Fungal biology case study
Antifungal potency of the airway epithelium in health.
Fungal spores represent a major component of the multitude of noxious inhaled particles continually assaulting human lungs. Our work focuses on the epithelial interactions with inhaled respiratory pathogens, particularly fungal spores and the critical role of these events, especially phagocytosis, in health and disease. Moreover, we wish to understand how these interactions affect communication with other components of human immune and inflammatory cascades underlying disease.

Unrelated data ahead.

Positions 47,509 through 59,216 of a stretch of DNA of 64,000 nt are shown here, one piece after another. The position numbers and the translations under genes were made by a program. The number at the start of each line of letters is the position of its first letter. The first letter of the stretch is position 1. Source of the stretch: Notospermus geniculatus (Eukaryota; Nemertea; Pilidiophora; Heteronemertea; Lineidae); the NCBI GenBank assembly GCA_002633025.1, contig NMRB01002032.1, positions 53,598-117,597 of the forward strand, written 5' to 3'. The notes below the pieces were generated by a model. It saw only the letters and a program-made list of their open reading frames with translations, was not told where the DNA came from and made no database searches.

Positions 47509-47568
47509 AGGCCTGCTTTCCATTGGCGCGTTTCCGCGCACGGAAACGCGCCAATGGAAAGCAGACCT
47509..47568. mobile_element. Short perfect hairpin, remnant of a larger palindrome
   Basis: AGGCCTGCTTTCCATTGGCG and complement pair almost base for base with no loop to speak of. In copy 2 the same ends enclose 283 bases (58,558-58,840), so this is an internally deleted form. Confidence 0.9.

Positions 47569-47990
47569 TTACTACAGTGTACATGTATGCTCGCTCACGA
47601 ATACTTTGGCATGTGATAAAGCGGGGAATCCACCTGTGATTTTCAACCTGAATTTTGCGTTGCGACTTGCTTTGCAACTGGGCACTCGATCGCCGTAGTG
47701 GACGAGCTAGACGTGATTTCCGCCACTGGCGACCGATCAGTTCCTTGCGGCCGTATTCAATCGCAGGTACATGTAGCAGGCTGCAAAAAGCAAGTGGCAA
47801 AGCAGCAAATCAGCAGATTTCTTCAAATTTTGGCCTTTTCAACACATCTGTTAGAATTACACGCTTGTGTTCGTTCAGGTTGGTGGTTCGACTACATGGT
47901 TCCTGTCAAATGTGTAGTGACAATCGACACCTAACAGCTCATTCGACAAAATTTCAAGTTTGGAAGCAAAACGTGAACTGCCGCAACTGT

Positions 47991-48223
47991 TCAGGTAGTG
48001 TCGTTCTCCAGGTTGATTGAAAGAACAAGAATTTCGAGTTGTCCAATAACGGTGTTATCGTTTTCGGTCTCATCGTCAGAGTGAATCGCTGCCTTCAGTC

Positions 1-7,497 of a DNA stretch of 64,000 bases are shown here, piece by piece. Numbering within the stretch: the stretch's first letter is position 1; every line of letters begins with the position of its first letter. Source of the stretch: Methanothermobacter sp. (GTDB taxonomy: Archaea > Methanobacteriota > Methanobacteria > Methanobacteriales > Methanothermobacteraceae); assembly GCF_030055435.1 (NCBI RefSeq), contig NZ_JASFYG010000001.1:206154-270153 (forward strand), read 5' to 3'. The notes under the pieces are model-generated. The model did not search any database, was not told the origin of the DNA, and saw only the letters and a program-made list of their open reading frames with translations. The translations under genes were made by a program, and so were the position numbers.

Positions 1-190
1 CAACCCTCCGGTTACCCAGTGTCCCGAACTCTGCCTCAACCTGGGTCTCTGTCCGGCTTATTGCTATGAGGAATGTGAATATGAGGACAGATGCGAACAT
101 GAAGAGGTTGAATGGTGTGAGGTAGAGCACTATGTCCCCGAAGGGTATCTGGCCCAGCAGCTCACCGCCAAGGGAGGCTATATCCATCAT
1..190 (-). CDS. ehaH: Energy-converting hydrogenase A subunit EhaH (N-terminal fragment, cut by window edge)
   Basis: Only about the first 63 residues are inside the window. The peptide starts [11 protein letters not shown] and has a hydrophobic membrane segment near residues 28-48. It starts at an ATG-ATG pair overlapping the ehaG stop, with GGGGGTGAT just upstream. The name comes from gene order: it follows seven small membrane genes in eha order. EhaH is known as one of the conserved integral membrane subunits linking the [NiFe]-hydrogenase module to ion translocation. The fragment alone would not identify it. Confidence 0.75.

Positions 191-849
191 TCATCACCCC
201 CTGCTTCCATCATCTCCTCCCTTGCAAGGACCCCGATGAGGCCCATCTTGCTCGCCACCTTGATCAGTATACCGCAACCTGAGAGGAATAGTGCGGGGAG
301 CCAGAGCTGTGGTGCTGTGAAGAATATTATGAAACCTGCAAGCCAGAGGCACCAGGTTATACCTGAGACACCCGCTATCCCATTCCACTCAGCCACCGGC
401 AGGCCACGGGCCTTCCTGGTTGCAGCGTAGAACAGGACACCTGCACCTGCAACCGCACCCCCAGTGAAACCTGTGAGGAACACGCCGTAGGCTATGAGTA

The overall aim is to obtain first-in-field mechanistic insights into curative and dysfunctional epithelial responses following uptake of fungal spores, in particular of the common, yet fatal, environmental mould Aspergillus fumigatus.
To acquire a full mechanistic understanding of fungal-epithelial interactions and how these influence immune responses and are dysregulated in disease, we will:
- exploit single-cell technologies, together with
- transcriptional and immunological analyses of the fungal-epithelial interaction in vitro, ex vivo and in primary cells from at-risk patients in order to
- translate this knowledge into human benefit.